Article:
1856 – 1861
Adolph Klopfer (sometimes spelled “Klopper”) was the seventh President of Keneseth Israel. Although much of the work of transitioning the congregation to Reform Judaism occurred under Julius Stern, it was during Klopfer’s term, on April 23, 1856, that Keneseth Israel merged with an organization known as the Reform Society, which existed for the purpose of promoting Reform Judaism. The congregation officially became known as Reform Congregation Keneseth Israel and adopted a statement of principles that declared that the synagogue would be “a thoroughly enlightened congregation” and would purchase a new organ, hire an organist, and organize a mixed-voice choir, marking yet another departure from Orthodox tradition. Under Klopfer’s leadership the congregation also hired its first rabbi, Dr. Solomon Deutsch, a Reformer from Posen, Germany. Deutsch initiated several additional reforms at Keneseth Israel, eliminating gender-segregated seating, the observance of the second day of Holy Days, except Rosh Hashanah, and several mourning practices. He also organized a girls’ choir.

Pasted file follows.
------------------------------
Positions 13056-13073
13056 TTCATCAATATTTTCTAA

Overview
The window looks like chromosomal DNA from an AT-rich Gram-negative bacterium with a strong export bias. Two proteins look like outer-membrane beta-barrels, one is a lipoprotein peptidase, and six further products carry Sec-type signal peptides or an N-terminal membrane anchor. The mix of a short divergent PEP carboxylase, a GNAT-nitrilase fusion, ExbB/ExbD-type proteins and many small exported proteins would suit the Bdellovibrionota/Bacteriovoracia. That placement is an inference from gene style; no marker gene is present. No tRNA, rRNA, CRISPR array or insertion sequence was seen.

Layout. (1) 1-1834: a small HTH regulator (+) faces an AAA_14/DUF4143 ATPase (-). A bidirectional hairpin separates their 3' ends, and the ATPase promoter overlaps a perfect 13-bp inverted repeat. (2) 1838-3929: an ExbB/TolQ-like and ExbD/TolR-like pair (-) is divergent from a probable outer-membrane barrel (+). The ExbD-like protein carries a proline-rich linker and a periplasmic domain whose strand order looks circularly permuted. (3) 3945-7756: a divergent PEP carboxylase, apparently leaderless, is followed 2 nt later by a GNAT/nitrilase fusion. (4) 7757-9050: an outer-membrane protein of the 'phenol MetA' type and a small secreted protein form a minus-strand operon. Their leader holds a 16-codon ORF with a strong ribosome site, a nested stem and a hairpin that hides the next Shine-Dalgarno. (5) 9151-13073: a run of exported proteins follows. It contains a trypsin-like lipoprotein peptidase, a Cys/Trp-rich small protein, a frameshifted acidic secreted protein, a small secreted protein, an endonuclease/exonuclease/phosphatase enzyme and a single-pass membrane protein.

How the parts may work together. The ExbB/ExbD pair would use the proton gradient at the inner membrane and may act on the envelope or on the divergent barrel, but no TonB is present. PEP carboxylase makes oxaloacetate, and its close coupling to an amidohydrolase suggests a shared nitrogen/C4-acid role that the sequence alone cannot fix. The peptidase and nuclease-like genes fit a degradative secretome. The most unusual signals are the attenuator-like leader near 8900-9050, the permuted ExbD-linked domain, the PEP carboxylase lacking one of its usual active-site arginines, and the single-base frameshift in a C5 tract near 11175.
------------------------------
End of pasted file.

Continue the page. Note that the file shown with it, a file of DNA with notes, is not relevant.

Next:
Klopfer was born in Bavaria around 1820. It is not known when he arrived in United States, but the records of his life confirm that he was ensconced in Philadelphia at least by the 1850s. He was married to a fellow Bavarian, Esther, with whom he had several children: Sylvester, Charles, William Penn, Simon, Sophia, and Louisa. In 1860, Adolph and Esther also lived with several other Klopfers, although the exact relation is unknown, and two servants. Klopfer worked as a dry goods merchant, selling clothing on the south side of Market Street between Tenth and Eleventh Streets. In addition to serving as President of Keneseth Israel, Klopfer was a founding member and secretary of the Mercantile Club, a Philadelphia social club composed of Jewish businessmen that was founded on November 10th, 1853 and incorporated in 1869. The Mercantile Club soon became one of the most prominent clubs in Philadelphia. At the time of his death, Klopfer lived at 1710 North Eighth Street, Philadelphia. He died on November 26, 1883 and is buried at Mt. Sinai Cemetery in Philadelphia.